Sermon in a Sentence: St. Thomas Aquinas (March 29, 2014)

“If we desire knowledge, there will be most perfect knowledge, because we shall know all the natures of things and all truth–and whatever we wish, we shall know. We shall possess whatever we desire to possess, together with eternal life itself.” –From “Sermon in a Sentence: A Treasury of Quotations on the Spiritual Life; Vol. 5: St. Thomas Aquinas,” pg. 152. Selected and Arranged by John P. McClernon.


Do any of you ever feel as if you could stay at the feet of your favorite teacher for days on end, just absorbing all of the new, fascinating information that teacher gives? I’m sure the disciples of Our Lord felt the same way, but in a superlative degree, when they heard Our Lord speaking and teaching. Although they often could not quite grasp the depth of the truths He was speaking, they still gathered with the crowds to listen, to absorb, to be enriched by His words, the very Word Itself speaking truth to them. We as human beings crave knowledge, and this is only natural, for in our inmost souls we long to know God as He is–this is our greatest Good, after all.

What a comforting and motivating thought it is, then, to hear our Saint tell us that in heaven, we shall have perfect knowledge, perfect understanding, and that all shall be revealed to us. “We shall know all the natures of things and all truth–and whatever we wish, we shall know.” This makes me a little giddy just thinking about it–forever at the feet of God, forever learning, forever (as I imagine it) as a child with eyes open wide and mouth agape in wonder! What else could be desired? And the most perfect of these gifts of knowledge–knowing God, seeing Him face to face, and knowing that He has known us so intimately, has cared for us so tenderly, and now is revealing His glory to us, giving to us the very best and most priceless gift He has to offer–Himself! To be rapt in this beatific vision should be the prize we all run for, and the motivation to persevere¬† through all trials and temptations.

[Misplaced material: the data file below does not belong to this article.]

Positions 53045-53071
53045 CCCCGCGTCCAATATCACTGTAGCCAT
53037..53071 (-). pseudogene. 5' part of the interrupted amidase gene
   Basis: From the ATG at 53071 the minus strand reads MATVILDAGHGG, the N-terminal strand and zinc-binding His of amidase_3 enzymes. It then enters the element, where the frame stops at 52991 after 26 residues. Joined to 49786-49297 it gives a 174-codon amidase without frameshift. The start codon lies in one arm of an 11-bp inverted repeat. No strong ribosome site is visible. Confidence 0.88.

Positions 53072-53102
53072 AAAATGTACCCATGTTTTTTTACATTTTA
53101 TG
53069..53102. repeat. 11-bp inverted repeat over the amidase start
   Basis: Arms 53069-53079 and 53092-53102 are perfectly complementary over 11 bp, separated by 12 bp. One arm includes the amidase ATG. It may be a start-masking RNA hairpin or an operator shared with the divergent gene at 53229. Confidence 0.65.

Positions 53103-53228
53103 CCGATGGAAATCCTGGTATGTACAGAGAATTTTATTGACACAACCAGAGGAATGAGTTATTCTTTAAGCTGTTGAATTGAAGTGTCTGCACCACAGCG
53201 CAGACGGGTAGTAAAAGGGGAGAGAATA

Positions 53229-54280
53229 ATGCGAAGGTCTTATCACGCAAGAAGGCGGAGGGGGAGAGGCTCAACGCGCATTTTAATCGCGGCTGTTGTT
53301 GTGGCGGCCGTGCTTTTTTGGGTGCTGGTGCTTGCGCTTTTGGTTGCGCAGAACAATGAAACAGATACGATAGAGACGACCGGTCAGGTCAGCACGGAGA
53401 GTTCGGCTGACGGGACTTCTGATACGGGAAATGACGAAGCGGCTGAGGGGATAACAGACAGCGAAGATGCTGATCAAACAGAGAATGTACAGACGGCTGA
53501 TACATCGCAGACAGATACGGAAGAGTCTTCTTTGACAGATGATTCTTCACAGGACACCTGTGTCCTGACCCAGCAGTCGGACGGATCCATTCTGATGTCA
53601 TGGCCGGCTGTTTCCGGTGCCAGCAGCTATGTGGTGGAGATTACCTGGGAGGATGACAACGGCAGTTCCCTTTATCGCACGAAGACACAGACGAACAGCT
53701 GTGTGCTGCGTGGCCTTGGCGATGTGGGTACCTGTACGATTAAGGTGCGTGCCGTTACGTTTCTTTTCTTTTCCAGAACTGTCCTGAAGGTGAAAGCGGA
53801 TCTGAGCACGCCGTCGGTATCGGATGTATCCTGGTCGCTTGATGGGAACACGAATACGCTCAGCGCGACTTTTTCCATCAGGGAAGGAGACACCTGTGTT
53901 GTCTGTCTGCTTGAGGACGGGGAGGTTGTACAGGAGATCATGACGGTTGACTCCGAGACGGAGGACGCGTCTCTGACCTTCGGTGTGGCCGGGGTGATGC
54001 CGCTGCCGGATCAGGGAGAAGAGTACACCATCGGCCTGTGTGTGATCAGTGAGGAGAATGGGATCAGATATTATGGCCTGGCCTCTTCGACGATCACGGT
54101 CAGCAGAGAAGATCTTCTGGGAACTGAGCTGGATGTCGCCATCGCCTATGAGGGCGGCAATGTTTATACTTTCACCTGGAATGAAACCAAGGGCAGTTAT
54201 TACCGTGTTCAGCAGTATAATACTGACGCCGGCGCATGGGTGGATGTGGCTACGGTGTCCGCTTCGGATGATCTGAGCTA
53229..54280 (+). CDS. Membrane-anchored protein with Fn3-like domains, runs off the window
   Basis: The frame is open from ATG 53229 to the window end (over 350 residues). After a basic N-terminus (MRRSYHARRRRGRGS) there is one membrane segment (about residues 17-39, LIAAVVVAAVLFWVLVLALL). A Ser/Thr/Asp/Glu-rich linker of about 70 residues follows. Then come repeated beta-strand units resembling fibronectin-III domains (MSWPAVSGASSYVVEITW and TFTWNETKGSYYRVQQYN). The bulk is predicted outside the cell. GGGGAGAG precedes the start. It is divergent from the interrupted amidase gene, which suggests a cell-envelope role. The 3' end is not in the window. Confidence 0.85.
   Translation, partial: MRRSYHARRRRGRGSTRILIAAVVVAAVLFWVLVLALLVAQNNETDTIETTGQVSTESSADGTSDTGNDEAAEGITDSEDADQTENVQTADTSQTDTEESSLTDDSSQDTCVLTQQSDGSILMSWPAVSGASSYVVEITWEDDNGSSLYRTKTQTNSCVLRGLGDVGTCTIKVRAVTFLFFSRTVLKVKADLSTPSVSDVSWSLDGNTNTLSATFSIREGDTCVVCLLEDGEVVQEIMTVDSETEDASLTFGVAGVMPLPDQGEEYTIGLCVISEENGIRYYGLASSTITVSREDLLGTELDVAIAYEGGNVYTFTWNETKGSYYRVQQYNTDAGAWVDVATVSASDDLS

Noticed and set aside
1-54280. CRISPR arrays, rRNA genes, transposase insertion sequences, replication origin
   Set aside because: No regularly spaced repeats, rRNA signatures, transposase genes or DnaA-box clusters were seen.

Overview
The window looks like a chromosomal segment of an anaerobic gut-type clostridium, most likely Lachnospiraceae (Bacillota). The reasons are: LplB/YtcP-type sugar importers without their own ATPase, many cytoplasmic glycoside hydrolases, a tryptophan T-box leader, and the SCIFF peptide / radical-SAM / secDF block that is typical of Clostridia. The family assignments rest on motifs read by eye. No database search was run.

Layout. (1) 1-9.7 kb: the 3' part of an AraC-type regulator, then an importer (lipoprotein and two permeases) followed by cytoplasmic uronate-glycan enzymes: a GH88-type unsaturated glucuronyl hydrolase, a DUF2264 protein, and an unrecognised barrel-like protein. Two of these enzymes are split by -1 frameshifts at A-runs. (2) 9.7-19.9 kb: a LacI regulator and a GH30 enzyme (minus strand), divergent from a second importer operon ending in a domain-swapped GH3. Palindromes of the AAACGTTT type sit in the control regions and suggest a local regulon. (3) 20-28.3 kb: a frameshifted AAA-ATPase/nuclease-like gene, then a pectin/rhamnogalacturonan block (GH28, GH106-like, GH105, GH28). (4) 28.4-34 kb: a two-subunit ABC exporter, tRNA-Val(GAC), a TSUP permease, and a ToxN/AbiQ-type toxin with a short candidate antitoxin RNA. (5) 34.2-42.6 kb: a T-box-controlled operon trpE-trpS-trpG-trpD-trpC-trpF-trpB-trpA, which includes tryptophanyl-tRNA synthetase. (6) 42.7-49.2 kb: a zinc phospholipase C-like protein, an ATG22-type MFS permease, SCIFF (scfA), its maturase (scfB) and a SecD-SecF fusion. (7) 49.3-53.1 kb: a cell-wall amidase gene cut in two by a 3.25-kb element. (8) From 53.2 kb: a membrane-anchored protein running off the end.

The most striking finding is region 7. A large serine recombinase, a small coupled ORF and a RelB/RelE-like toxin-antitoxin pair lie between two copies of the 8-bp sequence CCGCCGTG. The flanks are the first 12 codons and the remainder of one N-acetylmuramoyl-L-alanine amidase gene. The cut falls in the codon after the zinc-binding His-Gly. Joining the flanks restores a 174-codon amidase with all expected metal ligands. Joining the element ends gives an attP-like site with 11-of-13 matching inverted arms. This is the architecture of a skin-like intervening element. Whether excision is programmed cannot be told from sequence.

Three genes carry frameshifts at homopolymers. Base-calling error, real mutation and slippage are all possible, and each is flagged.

Let us, then, fix our eyes upon God now, upon the truths that we see so dimly now but still fill us with awe, as a little child looking to its Father and its Teacher, longing for the day when we shall see and understand, when all shall be revealed to us, and when we shall be drawn and bound forever to God with tender cords of love, of most perfect knowledge and bliss. This should be our desire, our goal, our prize, and our treasure always–let us pray that we may always desire heaven, desire our God, above all else, using this Holy Season of Lent to detach ourselves from the world and attach our desires to those things which shall never pass away, and which only God can give, for only He can give to us of Himself, Who is our only and greatest Good!

+Deo Gratias!+

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